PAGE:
Part One of this series delved into the elements of visual storytelling. Today we’ll check out different styles of telling the story and how to determine what might work best for your story.
The beauty of storytelling is you can choose which elements to use or not use – and also which elements to lead with and which to use as background noise/information. So you can go with a slide show, an audio/video clip, a narrative….it all depends on what you have to work with.
First ask, “What drives this story?” Is it the interview, the facts, the video or audio (natural sound or music from the scene), or the event itself?
Next ask, “What can I use to hook my audience?” Look at the same elements mentioned above.
Generally I begin asking these questions when I first start considering or shooting a story…and focus on the strengths of the story as I shoot. Before heading down that path, let’s consider the options for styles or formats.
Stories that are driven by information. City council meetings, legislative hearings, medical reports and updates.
The easy choice – breaking and general news. Fires. Crime. Parades. Sports.
When audio rules. Parades (again). Breakers (again). Interviews (character stories included). Musical events (profile of a musician). Barking dogs. Demonstrations.
When visuals tell the story. Repeat the first two above (breakers, events with something happening). The money shot. The perfect sunrise, scenic, decisive moment.
I’ve included this because it is the classic. “Once upon a time…” Telling the story for the sheer joy of sticking with a classic form and walking the audience through the details.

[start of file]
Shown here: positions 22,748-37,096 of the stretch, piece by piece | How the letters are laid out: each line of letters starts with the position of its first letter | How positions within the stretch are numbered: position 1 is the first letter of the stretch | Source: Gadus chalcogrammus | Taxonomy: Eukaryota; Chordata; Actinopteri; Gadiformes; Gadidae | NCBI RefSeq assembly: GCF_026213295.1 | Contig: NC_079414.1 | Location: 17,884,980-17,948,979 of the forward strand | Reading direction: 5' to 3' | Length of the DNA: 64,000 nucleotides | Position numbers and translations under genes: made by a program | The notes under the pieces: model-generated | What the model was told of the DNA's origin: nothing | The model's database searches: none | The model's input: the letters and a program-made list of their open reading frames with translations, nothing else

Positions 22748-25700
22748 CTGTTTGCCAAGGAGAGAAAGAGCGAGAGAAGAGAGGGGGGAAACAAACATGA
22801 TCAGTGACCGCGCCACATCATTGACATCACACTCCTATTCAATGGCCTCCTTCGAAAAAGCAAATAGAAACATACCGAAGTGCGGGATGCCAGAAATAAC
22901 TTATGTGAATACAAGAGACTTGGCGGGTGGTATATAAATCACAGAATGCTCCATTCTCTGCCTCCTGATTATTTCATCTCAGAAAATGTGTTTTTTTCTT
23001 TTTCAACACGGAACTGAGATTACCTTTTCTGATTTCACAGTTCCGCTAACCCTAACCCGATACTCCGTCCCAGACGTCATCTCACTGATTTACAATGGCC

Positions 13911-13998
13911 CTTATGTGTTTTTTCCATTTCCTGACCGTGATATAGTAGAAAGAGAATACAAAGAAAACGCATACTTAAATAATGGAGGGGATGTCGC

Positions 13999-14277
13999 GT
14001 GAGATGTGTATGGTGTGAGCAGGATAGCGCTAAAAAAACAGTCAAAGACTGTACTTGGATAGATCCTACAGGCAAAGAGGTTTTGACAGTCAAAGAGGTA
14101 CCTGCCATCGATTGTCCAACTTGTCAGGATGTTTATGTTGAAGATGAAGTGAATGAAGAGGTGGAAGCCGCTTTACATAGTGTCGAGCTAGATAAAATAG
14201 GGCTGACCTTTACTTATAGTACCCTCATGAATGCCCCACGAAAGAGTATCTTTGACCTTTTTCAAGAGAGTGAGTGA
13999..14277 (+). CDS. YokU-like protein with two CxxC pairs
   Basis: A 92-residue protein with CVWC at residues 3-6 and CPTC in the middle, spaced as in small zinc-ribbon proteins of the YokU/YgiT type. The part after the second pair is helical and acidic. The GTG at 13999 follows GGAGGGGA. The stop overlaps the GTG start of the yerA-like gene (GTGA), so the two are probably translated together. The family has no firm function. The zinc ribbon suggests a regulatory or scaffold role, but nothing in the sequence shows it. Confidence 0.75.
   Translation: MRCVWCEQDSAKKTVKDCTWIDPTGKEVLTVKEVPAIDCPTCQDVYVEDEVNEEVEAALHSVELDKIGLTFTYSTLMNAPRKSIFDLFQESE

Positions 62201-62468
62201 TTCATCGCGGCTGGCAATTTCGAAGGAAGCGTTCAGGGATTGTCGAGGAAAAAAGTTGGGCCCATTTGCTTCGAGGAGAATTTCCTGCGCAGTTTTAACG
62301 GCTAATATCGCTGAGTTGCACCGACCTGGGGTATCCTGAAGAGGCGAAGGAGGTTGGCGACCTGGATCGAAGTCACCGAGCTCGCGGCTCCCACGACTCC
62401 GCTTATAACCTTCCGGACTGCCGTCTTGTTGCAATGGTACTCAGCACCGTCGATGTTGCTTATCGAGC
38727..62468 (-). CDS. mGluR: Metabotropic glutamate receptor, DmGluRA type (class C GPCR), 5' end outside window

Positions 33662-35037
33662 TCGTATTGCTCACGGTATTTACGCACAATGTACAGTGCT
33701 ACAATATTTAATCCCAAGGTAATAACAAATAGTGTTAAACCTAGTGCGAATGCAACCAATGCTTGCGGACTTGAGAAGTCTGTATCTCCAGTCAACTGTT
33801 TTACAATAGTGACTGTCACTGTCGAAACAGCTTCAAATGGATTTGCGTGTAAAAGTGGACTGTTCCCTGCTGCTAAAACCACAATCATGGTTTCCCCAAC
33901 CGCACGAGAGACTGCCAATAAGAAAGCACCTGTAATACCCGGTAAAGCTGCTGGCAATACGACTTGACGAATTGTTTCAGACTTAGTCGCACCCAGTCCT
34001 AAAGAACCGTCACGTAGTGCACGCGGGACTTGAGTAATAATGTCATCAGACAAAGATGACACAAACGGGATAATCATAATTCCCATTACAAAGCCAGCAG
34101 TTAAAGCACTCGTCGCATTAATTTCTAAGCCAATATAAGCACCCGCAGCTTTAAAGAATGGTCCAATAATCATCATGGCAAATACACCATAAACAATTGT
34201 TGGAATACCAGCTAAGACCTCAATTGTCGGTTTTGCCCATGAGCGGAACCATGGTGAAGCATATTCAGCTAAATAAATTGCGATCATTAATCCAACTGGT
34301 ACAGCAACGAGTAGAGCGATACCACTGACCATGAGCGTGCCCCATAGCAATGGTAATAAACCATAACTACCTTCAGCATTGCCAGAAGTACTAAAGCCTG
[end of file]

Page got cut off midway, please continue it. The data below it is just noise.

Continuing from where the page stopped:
Let’s take a look at a couple of stories and how they developed and how the decision was made to go with a certain format.
Yosemite Demograpics/visual, sound (natural or ambient sound), and fact driven
Sometimes the scenery makes the story. You can’t go wrong in Yosemite National Park. This story began as a fact-driven look at how the economy has effected tourism in the park…but the natural beauty of the park was a natural way to get the story going. The sounds of nature also help pull the audience in…and as they enjoy the scenery and sounds, they are also picking up information.
Relay for Live/visual, sound (interviews)
Images drive this story…and a theme of light. The narration works to tie the images and interviews together. This story began as the sun began to set and the theme emerged as spots of light – so I shot to the developing theme.
Absailing/sound (natural sound and narration)
The visuals are so-so, but the enthusiasm of the climbers and the interviews make this story work.
Bleacher Creatures/sound (natural) and visuals
Sometimes the clip alone is enough to tell the story. Sometimes you just need to find a single clip or series of clips and let them run without explanation.
Emergency Windscreen/fact or information driven
A basic how-to video. Simple and effective.
Wyoming Cattle Drive/visually driven
Without the visuals this story would be difficult to tell. One of the few times I’ve used music (royalty free).
You may have noticed that each story fit several formats…and this is true with most stories. You may also realize that choosing the format begins before you begin editing…also very true.
As the story reveals itself to you or as you begin to realize what the story is about, you should begin shooting to the format that plays to the strengths of the story. If there are few visuals, think of ways to enhance the story with audio, information, interviews. If you are strong on information, you will need to come up with appropriate and creative visuals and sound to make the story.
Next up…(hey I’m tap dancing through this as I rack my brain trying to explain what I do daily without thinking about it)…let’s shoot something and explain our way through it as we produce the story.
So sometime in the next week I’ll shoot something and do a walkthrough. And if you’re in my blogging audience and you have a story you can’t quite figure out how to produce, let me know and maybe we can work this out together (yeah…I love a challenge).